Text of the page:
By all accounts, the fire service is in the midst of a revolution driven by many factors, such as better risk reduction programs, new technology, changing fire risks, and health concerns. Fire departments must adapt to these changes to fulfill their mission of protecting communities. To get his perspective on the future of the fire service, Community Fire Protection News interviewed Fire Chief Michael R. Duyck, EFO, CFO, MIFireE, of Tualatin Valley (Oregon) Fire & Rescue (TVF&R). As both a long-time member of the fire service and leader of a large, combined district serving 390 square miles, his insights are invaluable.
With more than 30 years in the fire service, Chief Duyck has held positions at all operational ranks and in human resources, logistics, and government affairs. His district includes 26 stations that provide fire suppression, emergency medical, specialty rescue, fire prevention, and preparedness services to about 500,000 citizens in 11 cities and unincorporated communities in four counties. Chief Duyck oversees more than 540 career operations, prevention, training, administrative, and support personnel and 60 support volunteers. A past president of the International Association of Fire Chiefs (IAFC) Western Division, he currently serves as international director on the IAFC Board of Directors and alternate board member for the Metropolitan Fire Chiefs Association. He participates in local, state, and national forums on emergency communications, interoperability, innovation, technology, intergovernmental affairs, government efficiency, and economic development.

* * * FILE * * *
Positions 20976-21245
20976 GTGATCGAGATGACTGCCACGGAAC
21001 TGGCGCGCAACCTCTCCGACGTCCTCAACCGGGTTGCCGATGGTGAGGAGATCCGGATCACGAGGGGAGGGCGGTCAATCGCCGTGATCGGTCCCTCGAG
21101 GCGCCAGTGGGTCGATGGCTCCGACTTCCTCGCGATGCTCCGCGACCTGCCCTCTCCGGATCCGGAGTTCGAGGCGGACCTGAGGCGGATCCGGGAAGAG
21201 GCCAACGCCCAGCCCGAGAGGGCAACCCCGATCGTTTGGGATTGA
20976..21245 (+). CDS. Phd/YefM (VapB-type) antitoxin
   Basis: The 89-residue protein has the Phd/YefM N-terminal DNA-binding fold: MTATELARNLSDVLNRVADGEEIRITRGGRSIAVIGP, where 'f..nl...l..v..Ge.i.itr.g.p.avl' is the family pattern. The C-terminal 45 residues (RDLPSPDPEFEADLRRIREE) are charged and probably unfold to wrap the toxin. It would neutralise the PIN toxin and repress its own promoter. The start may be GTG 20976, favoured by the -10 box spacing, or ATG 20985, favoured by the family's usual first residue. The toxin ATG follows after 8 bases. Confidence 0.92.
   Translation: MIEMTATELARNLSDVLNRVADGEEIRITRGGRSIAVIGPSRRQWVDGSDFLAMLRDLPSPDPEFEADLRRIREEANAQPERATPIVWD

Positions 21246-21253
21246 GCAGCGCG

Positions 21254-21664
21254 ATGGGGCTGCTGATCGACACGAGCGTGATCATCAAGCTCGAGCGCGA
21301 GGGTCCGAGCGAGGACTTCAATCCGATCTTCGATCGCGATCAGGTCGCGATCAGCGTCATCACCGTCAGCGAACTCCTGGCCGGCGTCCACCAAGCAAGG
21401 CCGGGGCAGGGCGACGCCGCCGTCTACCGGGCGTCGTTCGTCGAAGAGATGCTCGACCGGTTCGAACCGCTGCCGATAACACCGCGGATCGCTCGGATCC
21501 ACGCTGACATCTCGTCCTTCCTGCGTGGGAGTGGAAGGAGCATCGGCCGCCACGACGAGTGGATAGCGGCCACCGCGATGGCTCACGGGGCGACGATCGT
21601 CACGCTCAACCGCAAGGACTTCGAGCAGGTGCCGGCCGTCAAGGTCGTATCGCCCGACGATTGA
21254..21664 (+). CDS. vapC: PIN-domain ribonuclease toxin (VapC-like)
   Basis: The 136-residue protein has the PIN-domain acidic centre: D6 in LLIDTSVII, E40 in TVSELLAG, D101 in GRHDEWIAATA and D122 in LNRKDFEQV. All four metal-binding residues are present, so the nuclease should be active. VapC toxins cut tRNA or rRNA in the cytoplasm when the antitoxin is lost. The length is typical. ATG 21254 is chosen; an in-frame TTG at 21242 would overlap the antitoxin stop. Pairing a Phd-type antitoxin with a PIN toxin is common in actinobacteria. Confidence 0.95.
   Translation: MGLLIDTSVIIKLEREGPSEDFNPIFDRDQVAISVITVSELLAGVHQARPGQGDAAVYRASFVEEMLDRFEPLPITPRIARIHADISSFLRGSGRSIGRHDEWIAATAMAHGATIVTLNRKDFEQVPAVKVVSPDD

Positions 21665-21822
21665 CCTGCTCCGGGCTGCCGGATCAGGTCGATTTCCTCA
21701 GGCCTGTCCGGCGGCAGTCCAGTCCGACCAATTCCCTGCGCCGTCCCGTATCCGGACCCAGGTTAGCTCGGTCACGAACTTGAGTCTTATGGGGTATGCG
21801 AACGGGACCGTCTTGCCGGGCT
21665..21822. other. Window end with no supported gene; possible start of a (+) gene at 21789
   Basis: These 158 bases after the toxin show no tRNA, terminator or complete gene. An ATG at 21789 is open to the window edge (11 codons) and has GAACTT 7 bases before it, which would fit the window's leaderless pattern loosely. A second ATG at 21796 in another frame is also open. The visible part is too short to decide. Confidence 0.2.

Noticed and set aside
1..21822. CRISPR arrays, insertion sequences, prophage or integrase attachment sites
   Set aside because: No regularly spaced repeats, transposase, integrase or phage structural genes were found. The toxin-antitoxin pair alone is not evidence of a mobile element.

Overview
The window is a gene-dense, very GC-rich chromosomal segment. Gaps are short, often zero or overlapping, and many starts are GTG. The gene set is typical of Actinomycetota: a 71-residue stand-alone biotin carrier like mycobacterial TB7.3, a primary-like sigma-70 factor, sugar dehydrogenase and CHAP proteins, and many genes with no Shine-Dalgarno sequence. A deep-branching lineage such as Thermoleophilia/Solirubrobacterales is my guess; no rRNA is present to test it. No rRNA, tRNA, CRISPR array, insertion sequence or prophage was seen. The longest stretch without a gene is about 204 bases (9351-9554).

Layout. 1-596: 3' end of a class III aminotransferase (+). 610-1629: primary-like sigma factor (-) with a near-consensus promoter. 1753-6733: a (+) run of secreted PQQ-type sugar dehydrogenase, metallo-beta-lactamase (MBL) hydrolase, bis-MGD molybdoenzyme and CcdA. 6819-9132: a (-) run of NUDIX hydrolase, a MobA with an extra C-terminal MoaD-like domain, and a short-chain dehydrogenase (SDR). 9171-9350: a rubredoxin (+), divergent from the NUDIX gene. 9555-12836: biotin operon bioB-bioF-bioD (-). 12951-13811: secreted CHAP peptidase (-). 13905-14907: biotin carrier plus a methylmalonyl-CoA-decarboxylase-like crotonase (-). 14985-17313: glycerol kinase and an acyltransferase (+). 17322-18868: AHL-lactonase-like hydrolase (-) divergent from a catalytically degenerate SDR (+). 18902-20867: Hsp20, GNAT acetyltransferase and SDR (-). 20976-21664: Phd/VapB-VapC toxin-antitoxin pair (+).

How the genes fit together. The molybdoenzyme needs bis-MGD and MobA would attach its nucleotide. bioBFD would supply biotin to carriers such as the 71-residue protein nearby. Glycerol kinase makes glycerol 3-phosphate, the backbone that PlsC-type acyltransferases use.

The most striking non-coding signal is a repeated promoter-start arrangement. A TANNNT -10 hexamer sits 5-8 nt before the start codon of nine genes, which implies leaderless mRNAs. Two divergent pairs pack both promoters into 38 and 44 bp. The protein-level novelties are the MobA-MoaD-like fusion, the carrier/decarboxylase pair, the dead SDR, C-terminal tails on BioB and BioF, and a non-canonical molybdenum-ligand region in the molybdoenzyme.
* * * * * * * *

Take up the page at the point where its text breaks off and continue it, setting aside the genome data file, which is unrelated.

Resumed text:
Community Fire Protection News (CFP): ISO regards water as a major factor in grading a community’s fire protection. As a large district, how do you work with water providers and provide protection to areas without water?
Chief Duyck: For a stand-alone fire district, it’s not as simple as walking to the other side of city hall to chat with the water department. It takes a concentrated effort to maintain an alliance with the 14 water purveyors and several homeowner associations that operate systems in our area. We assigned an assistant fire marshal and several deputy fire marshals as liaisons.